Dune: Part Two Review

Dune: Part Two
On the planet Arrakis, Paul Atreides (Timothée Chalamet) joins the native Fremen people and plots revenge on the Harkonnens and Emperor Shaddam IV (Christopher Walken). But terrible visions tease a dire future.

by Ben Travis |
Published on
Release Date:

01 Mar 2024

Original Title:

Dune: Part Two

You sense that Denis Villeneuve has been having Spice-fuelled visions his entire life. The filmmaker has spoken much of how reading Frank Herbert’s Dune at an early age cracked his mind wide open. Bringing the sci-fi tome’s heady mix of warring houses, psychedelic reveries, anti-colonialist themes and intergalactic action to the screen is, in a very real way, his life’s work. And once again, in Dune: Part Two, it seems the images Herbert conjured in Villeneuve’s head all those years ago are being ripped straight from synapse to screen.

Dune: Part Two

That Part Two arrives at all is something of a miracle. The filmmaker gambled on a two-part adaptation of the book, despite a sequel not being guaranteed — and the astonishing first part (by Villeneuve’s own admission, a place-setter to be paid off in later instalments) arrived in the midst of Covid. Part Two, as promised, is the war epic: a weightier, more muscular chapter with less world-building to do, but knottier narrative beats to untangle.

It picks up shortly after Part One’s end (a rewatch is advised, though Florence Pugh’s incoming Princess Irulan functions largely as a recap-voiceover), with Paul Atreides (Timothée Chalamet) and his pregnant mother Lady Jessica (Rebecca Ferguson) being accepted into the Fremen, the native people of bone-dry Arrakis. Paul, having escaped the massacre of House Atreides by the brutal Harkonnens — as machinated by Emperor Shaddam IV, a disappointingly well-behaved Christopher Walken — desires revenge on all who wronged him. Many Fremen — including leader Stilgar (Javier Bardem) — think Paul could be the ‘Lisan al-Gaib’, a prophet in their religion; except, those prophecies were intentionally laid down by space-witch meddlers the Bene Gesserit (of which Paul’s mother Jessica is one), and Paul’s Spice-visions show him possible futures where leaning into his engineered messianic ‘destiny’ results in endless bloodshed. Meanwhile, Paul falls for Fremen warrior Chani (Zendaya, here given real screentime after her fleeting turn in Part One), their budding romance complicated by… well, all the above factors.

This is Middle-earthian in ambition, Nolan-esque in the dramatic intensity of its execution.

In short, there are plenty of plates spinning — and for the most part, Villeneuve displays remarkable control over them all. Beyond that, he marshals staggering sequences to blow you to the back of your seat: an opening attack from gravity-defying Harkonnen warriors is hair-raising stuff; a ragtag rocket-launch mission with Paul and Chani taking down enemy ornithopters is breathlessly exciting; Paul’s long-awaited first sandworm ride is an overwhelming feat of sound and vision, with thunderous bass that’ll turn any regular cinema into a seat-shaking 4DX experience. And Austin Butler is the MVP of the newbies, his Harkonnen warrior-boy Feyd-Rautha (in every sense the Anti-Paul) a hairless embodiment of utter inhumanity. His stark arena battle on a distant planet — rendered entirely monochrome under a black sun that leeches all colour, the sky exploding in Rorschach blotches — is a welcome reprieve from the largely Arrakis-set action.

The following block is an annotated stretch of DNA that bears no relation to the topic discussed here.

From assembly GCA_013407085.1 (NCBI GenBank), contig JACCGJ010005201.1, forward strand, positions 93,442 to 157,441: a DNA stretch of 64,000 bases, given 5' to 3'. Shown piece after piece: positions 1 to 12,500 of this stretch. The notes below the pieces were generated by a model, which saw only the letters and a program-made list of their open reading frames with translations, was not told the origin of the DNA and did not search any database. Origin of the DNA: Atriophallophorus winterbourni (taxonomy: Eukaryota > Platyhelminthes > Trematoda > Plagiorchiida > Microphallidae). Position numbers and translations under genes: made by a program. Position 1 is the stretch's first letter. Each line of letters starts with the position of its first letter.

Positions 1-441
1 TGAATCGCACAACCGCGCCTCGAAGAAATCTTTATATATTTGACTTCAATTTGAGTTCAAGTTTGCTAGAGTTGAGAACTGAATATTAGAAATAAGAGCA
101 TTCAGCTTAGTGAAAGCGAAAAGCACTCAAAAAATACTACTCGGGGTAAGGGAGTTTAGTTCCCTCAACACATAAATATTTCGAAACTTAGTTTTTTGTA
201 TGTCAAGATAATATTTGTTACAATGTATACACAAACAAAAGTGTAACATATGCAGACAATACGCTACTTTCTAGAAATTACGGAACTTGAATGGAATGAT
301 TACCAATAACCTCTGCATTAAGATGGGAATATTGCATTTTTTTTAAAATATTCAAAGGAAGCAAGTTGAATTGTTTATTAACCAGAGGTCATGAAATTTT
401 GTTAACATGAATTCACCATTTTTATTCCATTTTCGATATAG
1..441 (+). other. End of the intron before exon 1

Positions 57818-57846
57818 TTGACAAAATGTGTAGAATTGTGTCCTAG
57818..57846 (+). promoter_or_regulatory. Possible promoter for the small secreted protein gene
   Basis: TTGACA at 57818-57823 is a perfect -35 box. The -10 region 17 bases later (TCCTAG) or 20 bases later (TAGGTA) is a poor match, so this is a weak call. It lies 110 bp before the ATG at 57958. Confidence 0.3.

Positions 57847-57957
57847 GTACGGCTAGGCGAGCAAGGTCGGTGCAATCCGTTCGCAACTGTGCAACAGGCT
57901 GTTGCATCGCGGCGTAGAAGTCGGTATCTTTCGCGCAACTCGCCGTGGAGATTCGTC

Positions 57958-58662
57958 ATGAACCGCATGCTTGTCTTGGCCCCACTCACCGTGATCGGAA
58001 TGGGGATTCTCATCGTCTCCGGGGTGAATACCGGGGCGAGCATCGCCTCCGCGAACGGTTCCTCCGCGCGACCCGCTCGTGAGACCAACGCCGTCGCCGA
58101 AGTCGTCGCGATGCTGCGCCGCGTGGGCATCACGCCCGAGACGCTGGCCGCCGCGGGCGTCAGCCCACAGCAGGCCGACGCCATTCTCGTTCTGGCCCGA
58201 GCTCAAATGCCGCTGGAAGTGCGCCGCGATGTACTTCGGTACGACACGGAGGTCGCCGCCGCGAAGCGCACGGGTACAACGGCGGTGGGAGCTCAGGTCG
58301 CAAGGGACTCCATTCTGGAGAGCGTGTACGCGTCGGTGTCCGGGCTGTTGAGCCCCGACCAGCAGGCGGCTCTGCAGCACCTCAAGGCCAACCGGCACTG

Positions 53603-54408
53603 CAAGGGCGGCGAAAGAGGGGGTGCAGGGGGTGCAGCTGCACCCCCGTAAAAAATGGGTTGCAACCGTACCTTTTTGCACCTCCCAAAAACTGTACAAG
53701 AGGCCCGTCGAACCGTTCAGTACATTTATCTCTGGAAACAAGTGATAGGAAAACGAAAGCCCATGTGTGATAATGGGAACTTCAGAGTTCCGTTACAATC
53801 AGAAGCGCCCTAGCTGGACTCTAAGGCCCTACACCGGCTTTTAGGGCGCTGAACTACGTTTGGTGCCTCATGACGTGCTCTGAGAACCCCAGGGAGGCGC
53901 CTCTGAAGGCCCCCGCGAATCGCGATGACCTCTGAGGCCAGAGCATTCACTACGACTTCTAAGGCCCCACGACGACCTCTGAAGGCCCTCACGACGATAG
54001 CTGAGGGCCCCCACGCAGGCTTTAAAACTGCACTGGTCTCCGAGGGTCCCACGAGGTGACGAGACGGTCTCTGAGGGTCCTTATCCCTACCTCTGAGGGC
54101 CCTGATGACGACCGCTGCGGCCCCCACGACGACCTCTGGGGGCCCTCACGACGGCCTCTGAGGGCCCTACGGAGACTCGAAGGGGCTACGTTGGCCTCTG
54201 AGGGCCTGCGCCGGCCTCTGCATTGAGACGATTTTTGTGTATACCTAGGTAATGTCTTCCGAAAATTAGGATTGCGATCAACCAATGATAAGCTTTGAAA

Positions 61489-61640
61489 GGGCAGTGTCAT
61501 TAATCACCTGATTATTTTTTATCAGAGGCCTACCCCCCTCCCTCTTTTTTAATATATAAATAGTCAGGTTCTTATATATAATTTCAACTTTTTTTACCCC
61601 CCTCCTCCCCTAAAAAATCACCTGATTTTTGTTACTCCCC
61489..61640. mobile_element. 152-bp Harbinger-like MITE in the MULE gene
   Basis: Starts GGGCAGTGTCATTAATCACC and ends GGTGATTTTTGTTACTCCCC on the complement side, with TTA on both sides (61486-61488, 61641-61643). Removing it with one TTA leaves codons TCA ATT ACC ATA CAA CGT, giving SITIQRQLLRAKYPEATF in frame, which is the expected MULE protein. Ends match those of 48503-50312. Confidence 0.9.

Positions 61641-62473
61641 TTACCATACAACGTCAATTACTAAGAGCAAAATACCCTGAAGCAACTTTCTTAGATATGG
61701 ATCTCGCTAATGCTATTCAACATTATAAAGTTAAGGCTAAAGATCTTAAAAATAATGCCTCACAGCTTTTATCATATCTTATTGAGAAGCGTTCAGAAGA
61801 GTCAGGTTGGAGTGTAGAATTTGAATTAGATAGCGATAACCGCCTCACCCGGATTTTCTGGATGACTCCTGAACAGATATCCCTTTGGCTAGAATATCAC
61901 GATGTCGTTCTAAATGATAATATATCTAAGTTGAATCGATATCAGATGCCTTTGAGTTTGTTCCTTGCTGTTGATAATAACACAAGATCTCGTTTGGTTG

Dune: Part Two

In case Part One didn’t make it clear enough, this is Middle-earthian in ambition, Nolan-esque in the dramatic intensity of its execution. If anything, Part Two is almost epic to a fault. It is a gigantic film, and for all the character work Villeneuve beds in (Paul’s naming ceremony; the most sand-based flirting in a space opera since, well, another famous Episode II), there’s a point where non-stop immensity takes over. It reaches a terminal velocity of grandiosity, a critical massiveness — and just keeps going. Despite the two-film split, there’s considerable ground to cover, with mystical plot-points that even Villeneuve struggles to wrangle. The character throughlines are forced to reckon with central figures who — through narrative necessity — become less human as the film progresses. Those who haven’t fully imbibed the Water Of Life might feel overcome by ‘epic fatigue’ come the credits.

Even then, the story isn’t over. While Part Two reaches the conclusion of Herbert’s first book, this is decidedly not the end of Villeneuve’s adaptation. Should the mooted Part Three — covering sequel novel Dune Messiah — be greenlit, it won’t be an optional coda, but a proper trilogy-closer. As such, this is firmly a middle chapter, with major threads yet to resolve.

It feels churlish to complain, given the incredible achievements on display here — uninhibited ambition from Villeneuve, more eye-melting cinematography from Greig Fraser, fresh Hans Zimmer jams (a dark inversion of Paul’s theme; a booming anthem for Feyd-Rautha), and a plot thread involving a psychic foetus. Oh, and yes, Gurney Halleck (Josh Brolin) gets a brief Baliset banger (sample lyric: “His stillsuit is full of piss…”). You might feel somewhat sandblasted by the end — but overall, it remains a remarkable display of desert power.

Another epic helping of sci-fi wildness from Denis Villeneuve that’ll take true believers to paradise — even if it’s a bit too much Spice to digest in one sitting.
Just so you know, whilst we may receive a commission or other compensation from the links on this website, we never allow this to influence product selections - read why you should trust us